Whether keywords should be allowed as names in function declarations

Brendan Eich brendan at mozilla.com
Tue Jan 20 21:30:40 PST 2009


On Jan 20, 2009, at 8:26 PM, David-Sarah Hopwood wrote:

>>> - programs that rely on this change will fail to work on some ES3
>>>  implementations, when renaming the function would have been  
>>> sufficient
>>>  to allow them to work (if there is no other reliance on ES3.1).
>>
>> This says the spec should not allow extensions that add
>> keyword-unreserving contexts. I'm sure you agree ;-).
>
> I didn't say that this was a sufficient cost by itself to preclude  
> such
> extensions. In the case of allowing property names to be keywords, for
> instance, we have a greater benefit because both the definition (in
> object literals) and its use (in member expressions) can be allowed.

There's no way to quantify this greater benefit, at least as far as I  
know. So it's more precise to say that there's no hazard of the kind  
you pointed out where

function typeof(...) {...}
... typeof(x) ...

passes without error in old or new implementations (assuming keyword  
function names are allowed).

The above could even be argued to be a feature for "upgrading" certain  
keywords, provided they are unary operators always used (by  
convention) with parenthesized operands! Again we have zero  
quantification by which to conclude that this is less or greater a  
benefit vs. cost. But it's a cost unique to the "keyword function"  
approach, I agree. It does not come up with keywords as context- 
qualified property names where the context is unambiguos for uses as  
well as definitions.

So what do we really know?

- JS1.7 and JS1.8 have shipped without drawing bugzilla reports about  
the problem you pointed out.
- On the other hand, it's not clear how useful keyword functions are  
if so named only for pretty-printing or self-calling reasons -- again  
no evidence has been gathered or quantified.
- We do know that hazard you cite is unique to the "keyword function"  
proposal; it does not arise in the case of qualified property names in  
object initialisers and dotted expressions.

Using 1 bit of estimation, rounding conservatively, it seems the  
benefits and costs of a prototype implementation of keyword functions  
are both 0, and the hazard-cost of keyword functions compared to  
qualified keyword properties is 1.

So again I agree we should leave out keyword functions. I was hoping  
to get further agreement on the 3.1 spec prohibiting keyword functions  
even as an extension (in chapter 16, if it does not already prohibit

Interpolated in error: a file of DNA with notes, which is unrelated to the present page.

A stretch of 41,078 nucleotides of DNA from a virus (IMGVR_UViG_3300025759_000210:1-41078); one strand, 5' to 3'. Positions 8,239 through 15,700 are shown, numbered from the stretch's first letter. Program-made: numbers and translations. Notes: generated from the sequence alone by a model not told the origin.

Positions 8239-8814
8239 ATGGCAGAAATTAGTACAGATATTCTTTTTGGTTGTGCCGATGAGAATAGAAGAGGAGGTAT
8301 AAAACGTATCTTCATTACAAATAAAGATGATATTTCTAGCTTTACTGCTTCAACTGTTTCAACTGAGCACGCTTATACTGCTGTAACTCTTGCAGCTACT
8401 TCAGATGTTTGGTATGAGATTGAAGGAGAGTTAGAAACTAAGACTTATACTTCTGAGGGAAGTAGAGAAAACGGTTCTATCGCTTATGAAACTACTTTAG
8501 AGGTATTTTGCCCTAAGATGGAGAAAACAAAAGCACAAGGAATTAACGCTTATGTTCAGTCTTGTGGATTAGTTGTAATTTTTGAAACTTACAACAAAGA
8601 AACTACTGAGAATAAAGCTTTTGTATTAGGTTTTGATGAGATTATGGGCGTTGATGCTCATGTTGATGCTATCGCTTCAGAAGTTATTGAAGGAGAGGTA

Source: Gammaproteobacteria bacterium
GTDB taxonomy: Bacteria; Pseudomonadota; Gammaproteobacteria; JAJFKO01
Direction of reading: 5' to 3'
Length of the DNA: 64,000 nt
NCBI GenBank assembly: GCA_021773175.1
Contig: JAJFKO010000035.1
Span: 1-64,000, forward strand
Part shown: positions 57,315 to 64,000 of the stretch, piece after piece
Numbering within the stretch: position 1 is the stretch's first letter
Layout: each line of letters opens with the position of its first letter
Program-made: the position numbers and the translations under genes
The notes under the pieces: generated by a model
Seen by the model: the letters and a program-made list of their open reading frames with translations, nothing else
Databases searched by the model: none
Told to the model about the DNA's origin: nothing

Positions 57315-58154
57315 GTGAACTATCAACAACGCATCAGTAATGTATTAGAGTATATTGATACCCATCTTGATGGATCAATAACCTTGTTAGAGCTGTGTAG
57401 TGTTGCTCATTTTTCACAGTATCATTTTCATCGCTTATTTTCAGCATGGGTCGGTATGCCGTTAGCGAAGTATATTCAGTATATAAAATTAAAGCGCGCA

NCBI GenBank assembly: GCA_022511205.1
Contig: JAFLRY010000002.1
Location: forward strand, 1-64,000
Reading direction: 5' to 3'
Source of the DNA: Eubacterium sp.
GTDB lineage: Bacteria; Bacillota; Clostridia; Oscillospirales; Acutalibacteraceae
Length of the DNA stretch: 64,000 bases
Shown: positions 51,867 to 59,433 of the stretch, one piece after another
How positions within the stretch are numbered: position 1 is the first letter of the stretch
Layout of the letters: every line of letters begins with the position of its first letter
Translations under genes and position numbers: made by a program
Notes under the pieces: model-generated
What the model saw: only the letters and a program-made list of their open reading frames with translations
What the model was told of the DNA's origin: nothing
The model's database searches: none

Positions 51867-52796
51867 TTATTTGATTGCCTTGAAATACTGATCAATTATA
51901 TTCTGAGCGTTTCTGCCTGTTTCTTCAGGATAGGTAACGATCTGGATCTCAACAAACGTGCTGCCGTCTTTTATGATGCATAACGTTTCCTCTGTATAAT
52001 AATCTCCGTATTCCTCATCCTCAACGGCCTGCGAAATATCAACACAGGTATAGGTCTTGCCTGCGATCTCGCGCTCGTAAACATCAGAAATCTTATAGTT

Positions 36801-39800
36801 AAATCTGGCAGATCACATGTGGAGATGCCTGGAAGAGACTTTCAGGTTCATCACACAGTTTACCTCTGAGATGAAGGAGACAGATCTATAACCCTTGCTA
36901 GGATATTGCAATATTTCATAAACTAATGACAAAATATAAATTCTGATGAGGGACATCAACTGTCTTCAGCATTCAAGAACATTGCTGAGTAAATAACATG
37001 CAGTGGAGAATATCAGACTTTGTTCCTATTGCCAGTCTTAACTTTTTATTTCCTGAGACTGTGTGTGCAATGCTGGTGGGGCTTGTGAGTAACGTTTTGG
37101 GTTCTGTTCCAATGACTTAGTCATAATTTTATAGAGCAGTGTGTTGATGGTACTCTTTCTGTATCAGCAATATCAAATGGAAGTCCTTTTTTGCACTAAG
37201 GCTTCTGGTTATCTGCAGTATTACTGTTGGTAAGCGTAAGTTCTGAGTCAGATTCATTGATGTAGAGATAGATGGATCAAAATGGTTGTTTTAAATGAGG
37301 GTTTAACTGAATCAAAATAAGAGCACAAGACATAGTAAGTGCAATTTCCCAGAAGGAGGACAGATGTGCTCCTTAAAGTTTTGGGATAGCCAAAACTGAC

this kind of extension). This prohibition can be debated independently  
of any concern about compatibility with existing browsers.

In any case what's in 3.1 seems good to keep, and I didn't mean to  
question it. I hope you are not suggesting qualified keyword  
properties be removed. More below on general compatibility arguments  
against expressiveness extensions.


> Nevertheless, this *is* a significant compatibility/interoperability  
> cost.
> IE7 doesn't appear to allow any keyword as a property name in either
> object literals or member expressions, for instance, so it will be a
> while before the ability to do this in ES3.1 is actually useful on the
> web [*].

That's true of a number of ES3.1 features that can't be emulated fully  
or at all. It's true of any future Harmony extensions. It's inevitable  
in my view, and the best we can do is to keep the standard alive and  
evolving in usable utility, not over-minimizing pessimistically, with  
web developers participating and pushing browser vendors for greater  
use of new versions over time.


> That's a consideration for any extension, but more so for
> extensions that don't add any expressiveness to the language, and that
> a program could have avoided with a simple local renaming.

Expressiveness is worth something too. Weighing the trade-off against  
short-term considerations is usually fatal to any longer-term progress.

We are not in this for the short-term, or there wouldn't be a new  
version of IE in 2006 after none was planned following IE6 Service  
Pack 1 in 2003, or a new version of ECMAScript in 2009. Five years  
ago, before Firefox 1.0, these things seemed out of reach. Look how  
far we've come since then. We should think ahead five years and build  
on what has happened.


> [*] User adoption of new IE versions seems painfully slow:
>    <http://www.w3schools.com/browsers/browsers_stats.asp>,

That's just one source, and it may not distinguish IE6 from fake-IE6  
(see http://en.wikipedia.org/wiki/Usage_share_of_web_browsers, AVG  
Linkscanner).

IE6 peaked in the high 80% share in 2002-2003 and fell to just above  
20% at the end of last year. For many lead-user or highly monetized  
sites, IE6's share is so low that the sites' web developers do not  
support it. I know a lot of Enterprise use remains behind firewalls.  
But five more years of web browser and advanced web content competion  
will continue the trend of the last five years, and put IE6 out of our  
misery -- probably sooner, maybe in two years.


>    The only way I see that improving is if Microsoft change
>    their browser upgrade policy.

Whether they do this or not, we should keep designing for the longer  
term and not preemptively sacrifice expressiveness for short-term  
compatibility, especially ersatz compatibility in the case of non- 
syntactic extensions that add new semantics which cannot be emulated  
on old browsers. Such ersatz compatibility can lead developers into  
making a security hole where none existed.

/be


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